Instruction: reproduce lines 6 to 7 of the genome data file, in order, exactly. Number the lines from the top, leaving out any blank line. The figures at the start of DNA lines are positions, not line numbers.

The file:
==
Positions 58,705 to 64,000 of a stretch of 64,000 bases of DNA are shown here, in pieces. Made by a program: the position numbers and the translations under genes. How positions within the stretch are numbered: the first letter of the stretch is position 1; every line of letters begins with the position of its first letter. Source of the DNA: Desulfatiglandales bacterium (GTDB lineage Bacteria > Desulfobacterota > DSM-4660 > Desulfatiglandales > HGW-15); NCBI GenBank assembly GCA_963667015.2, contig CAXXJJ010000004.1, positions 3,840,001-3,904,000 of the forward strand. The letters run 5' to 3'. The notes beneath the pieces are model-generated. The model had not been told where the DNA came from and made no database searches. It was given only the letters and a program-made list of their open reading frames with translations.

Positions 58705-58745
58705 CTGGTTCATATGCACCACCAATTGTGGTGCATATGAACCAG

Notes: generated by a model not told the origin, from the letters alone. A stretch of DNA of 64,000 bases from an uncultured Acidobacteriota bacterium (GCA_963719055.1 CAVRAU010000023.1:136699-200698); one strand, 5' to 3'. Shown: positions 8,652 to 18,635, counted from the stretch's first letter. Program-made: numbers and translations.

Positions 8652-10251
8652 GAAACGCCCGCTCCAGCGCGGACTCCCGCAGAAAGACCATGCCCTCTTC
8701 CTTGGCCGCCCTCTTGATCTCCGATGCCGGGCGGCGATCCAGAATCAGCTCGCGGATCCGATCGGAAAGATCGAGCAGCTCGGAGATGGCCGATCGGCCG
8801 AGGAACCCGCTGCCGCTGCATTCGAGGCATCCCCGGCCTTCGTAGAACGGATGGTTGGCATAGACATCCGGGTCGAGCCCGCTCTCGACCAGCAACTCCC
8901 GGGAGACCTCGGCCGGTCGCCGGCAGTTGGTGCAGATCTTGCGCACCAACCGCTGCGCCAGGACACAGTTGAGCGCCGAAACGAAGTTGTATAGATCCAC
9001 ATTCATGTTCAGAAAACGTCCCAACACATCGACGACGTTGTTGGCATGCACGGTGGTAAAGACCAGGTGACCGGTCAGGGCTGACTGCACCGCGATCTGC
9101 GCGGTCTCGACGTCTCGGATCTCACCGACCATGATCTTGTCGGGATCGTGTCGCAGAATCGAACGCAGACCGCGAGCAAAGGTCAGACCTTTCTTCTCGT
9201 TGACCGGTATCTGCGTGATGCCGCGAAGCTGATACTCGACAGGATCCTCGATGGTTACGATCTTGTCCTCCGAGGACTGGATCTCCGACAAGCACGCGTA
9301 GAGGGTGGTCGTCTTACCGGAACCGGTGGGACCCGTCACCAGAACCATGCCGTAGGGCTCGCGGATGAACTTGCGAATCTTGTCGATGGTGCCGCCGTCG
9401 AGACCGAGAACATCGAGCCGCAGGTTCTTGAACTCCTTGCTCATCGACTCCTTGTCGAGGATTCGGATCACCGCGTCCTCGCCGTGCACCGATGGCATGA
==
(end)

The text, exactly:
8652 GAAACGCCCGCTCCAGCGCGGACTCCCGCAGAAAGACCATGCCCTCTTC
8701 CTTGGCCGCCCTCTTGATCTCCGATGCCGGGCGGCGATCCAGAATCAGCTCGCGGATCCGATCGGAAAGATCGAGCAGCTCGGAGATGGCCGATCGGCCG